Tuesday, 18 January, 2022
HomeOtolaryngologyMediterranean diet plus water at least as good as PPIs for reflux

Mediterranean diet plus water at least as good as PPIs for reflux

Among patients with laryngo-pharyngeal reflux, there was no significant difference in the reduction of reflux symptoms between patients treated with alkaline water and a plant-based, Mediterranean-style diet and those treated with proton pump inhibitors (PPIs), according to a study.

Laryngo-pharyngeal reflux (LPR) is a common disorder that is the reflux (backing up) of stomach acid into the throat (pharynx) or voice box (larynx). Treatment of this disease has remained controversial, with few studies demonstrating that the current predominant regimen of proton pump inhibition has a statistical advantage over other treatment methods. The treatment of LPR using this approach has significant economic ramifications, with PPI therapy alone costing more than $13bn in the US in 2009.

Dr Craig Zalvan, of New York Medical College, Valhalla, and colleagues examined whether treatment with a diet-based approach alone can improve symptoms of LPR compared with treatment with PPI. The study included two treatment groups: 85 patients with LPR that were treated with PPI and standard reflux precautions (PS); and 99 patients treated with alkaline water, 90% plant-based, Mediterranean-style diet, and standard reflux precautions (AMS). The outcome was based on change in the Reflux Symptom Index (RSI).

The researchers found that the percentage of patients achieving a clinically meaningful reduction in RSI was 54.1% in PS-treated patients and 62.6% in AMS-treated patients. The average reduction in RSI was 27.2% for the PS group and 39.8% in the AMS group.
“Because the relationship between percent change and response to treatment has not been studied, the clinical significance of this difference requires further study.

Nevertheless, this study suggests that a plant-based diet and alkaline water should be considered in the treatment of LPR. This approach may effectively improve symptoms and could avoid the costs and adverse effects of pharmacological intervention as well as afford the additional health benefits associated with a healthy, plant-based diet,” the authors write.

The study notes some limitations, including the inherent biases of retrospective chart reviews, such as selection, information, and exclusion group biases. As rigorous as exclusion criteria were, patients with dual diagnoses may have been enrolled in the study, thus confounding results.

Abstract
Importance: Laryngopharyngeal reflux (LPR) is a common disorder with protean manifestations in the head and neck. In this retrospective study, we report the efficacy of a wholly dietary approach using alkaline water, a plant-based, Mediterranean-style diet, and standard reflux precautions compared with that of the traditional treatment approach of proton pump inhibition (PPI) and standard reflux precautions.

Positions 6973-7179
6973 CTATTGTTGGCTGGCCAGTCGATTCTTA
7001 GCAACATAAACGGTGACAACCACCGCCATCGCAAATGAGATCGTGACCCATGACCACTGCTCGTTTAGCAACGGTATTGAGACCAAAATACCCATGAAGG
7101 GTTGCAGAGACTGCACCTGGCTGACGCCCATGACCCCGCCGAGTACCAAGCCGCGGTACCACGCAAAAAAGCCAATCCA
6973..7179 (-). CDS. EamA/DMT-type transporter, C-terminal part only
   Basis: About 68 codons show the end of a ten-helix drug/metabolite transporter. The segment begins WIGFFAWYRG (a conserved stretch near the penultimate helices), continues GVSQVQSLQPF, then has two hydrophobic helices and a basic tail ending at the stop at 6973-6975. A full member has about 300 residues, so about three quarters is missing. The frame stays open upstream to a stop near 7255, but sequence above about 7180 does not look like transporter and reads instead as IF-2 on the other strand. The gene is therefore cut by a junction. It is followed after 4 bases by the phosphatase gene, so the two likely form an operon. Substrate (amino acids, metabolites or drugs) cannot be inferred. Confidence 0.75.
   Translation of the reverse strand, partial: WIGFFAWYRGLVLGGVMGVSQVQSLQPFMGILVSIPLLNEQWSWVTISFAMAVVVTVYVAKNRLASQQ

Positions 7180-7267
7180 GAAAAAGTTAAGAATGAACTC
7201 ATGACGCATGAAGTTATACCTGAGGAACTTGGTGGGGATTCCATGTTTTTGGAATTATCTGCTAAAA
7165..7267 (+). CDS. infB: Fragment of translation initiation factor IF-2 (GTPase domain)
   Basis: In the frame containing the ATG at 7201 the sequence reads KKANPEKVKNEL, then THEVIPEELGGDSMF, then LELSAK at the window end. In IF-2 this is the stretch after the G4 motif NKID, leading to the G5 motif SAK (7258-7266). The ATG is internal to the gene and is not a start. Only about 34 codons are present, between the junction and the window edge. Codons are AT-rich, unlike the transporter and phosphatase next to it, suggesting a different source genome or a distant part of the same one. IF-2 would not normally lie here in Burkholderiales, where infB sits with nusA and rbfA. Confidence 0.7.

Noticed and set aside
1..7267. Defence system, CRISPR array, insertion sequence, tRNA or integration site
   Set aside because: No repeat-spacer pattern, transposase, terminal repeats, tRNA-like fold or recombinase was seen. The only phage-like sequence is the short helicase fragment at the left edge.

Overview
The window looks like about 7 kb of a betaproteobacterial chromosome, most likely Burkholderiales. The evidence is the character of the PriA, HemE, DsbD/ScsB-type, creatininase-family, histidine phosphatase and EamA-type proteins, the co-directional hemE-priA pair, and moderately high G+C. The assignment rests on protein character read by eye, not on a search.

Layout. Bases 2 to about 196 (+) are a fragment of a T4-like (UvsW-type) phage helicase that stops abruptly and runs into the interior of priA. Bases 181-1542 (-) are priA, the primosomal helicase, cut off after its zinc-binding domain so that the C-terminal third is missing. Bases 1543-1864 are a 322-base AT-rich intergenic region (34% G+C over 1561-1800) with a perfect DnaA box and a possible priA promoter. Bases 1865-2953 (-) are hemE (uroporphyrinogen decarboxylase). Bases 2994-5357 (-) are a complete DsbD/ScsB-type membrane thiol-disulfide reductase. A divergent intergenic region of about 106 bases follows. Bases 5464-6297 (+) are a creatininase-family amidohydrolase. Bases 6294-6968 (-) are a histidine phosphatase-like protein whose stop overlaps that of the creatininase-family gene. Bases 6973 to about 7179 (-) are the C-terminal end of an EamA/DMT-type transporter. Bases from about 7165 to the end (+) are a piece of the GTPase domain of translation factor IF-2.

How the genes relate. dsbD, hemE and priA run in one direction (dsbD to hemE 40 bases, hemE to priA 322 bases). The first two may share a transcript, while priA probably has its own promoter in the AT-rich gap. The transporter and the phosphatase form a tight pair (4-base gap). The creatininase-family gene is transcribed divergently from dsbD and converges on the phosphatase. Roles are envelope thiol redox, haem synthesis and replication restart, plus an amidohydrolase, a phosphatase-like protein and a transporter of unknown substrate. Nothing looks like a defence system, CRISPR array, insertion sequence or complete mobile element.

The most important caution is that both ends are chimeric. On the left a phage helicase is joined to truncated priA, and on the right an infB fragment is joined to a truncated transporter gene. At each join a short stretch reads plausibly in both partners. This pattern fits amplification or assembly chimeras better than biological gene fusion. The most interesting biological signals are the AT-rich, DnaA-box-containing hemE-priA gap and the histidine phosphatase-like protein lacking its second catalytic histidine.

Objective: To determine whether treatment with a diet-based approach with standard reflux precautions alone can improve symptoms of LPR compared with treatment with PPI and standard reflux precautions.
Design, Setting, and Participants :This was a retrospective medical chart review of 2 treatment cohorts. From 2010 to 2012, 85 patients with LPR that were treated with PPI and standard reflux precautions (PS) were identified. From 2013 to 2015, 99 patients treated with alkaline water (pH >8.0), 90% plant-based, Mediterranean-style diet, and standard reflux precautions (AMS) were identified. The outcome was based on change in Reflux Symptom Index (RSI).
Main Outcomes and Measures :Recorded change in the RSI after 6 weeks of treatment.
Results: Of the 184 patients identified in the PS and AMS cohorts, the median age of participants in each cohort was 60 years (95% CI, 18-82) and 57 years (95% CI, 18-93), respectively (47 [56.3%] and 61 [61.7%] were women, respectively). The percentage of patients achieving a clinically meaningful (≥6 points) reduction in RSI was 54.1% in PS-treated patients and 62.6% in AMS-treated patients (difference between the groups, 8.05; 95% CI, −5.74 to 22.76). The mean reduction in RSI was 27.2% for the PS group and 39.8% in the AMS group (difference, 12.10; 95% CI, 1.53 to 22.68).
Conclusions and Relevance :Our data suggest that the effect of PPI on the RSI based on proportion reaching a 6-point reduction in RSI is not significantly better than that of alkaline water, a plant-based, Mediterranean-style diet, and standard reflux precautions, although the difference in the 2 treatments could be clinically meaningful in favor of the dietary approach. The percent reduction in RSI was significantly greater with the dietary approach. Because the relationship between percent change and response to treatment has not been studied, the clinical significance of this difference requires further study. Nevertheless, this study suggests that a plant-based diet and alkaline water should be considered in the treatment of LPR.
This approach may effectively improve symptoms and could avoid the costs and adverse effects of pharmacological intervention as well as afford the additional health benefits associated with a healthy, plant-based diet.

Authors
Craig H Zalyan, Shirley Hu, Barbara Greenberg, Jan Geliebter

[link url="https://media.jamanetwork.com/news-item/dietary-approach-found-effective-medications-treating-type-reflux-disease/"]JAMA material[/link]
[link url="http://jamanetwork.com/journals/jamaotolaryngology/fullarticle/2652893"]JAMA Otolaryngology-Head and Neck Surgery abstract[/link]
[link url="http://jamanetwork.com/journals/jamaotolaryngology/fullarticle/2652892"]JAMA Otolaryngology invited commentary[/link]

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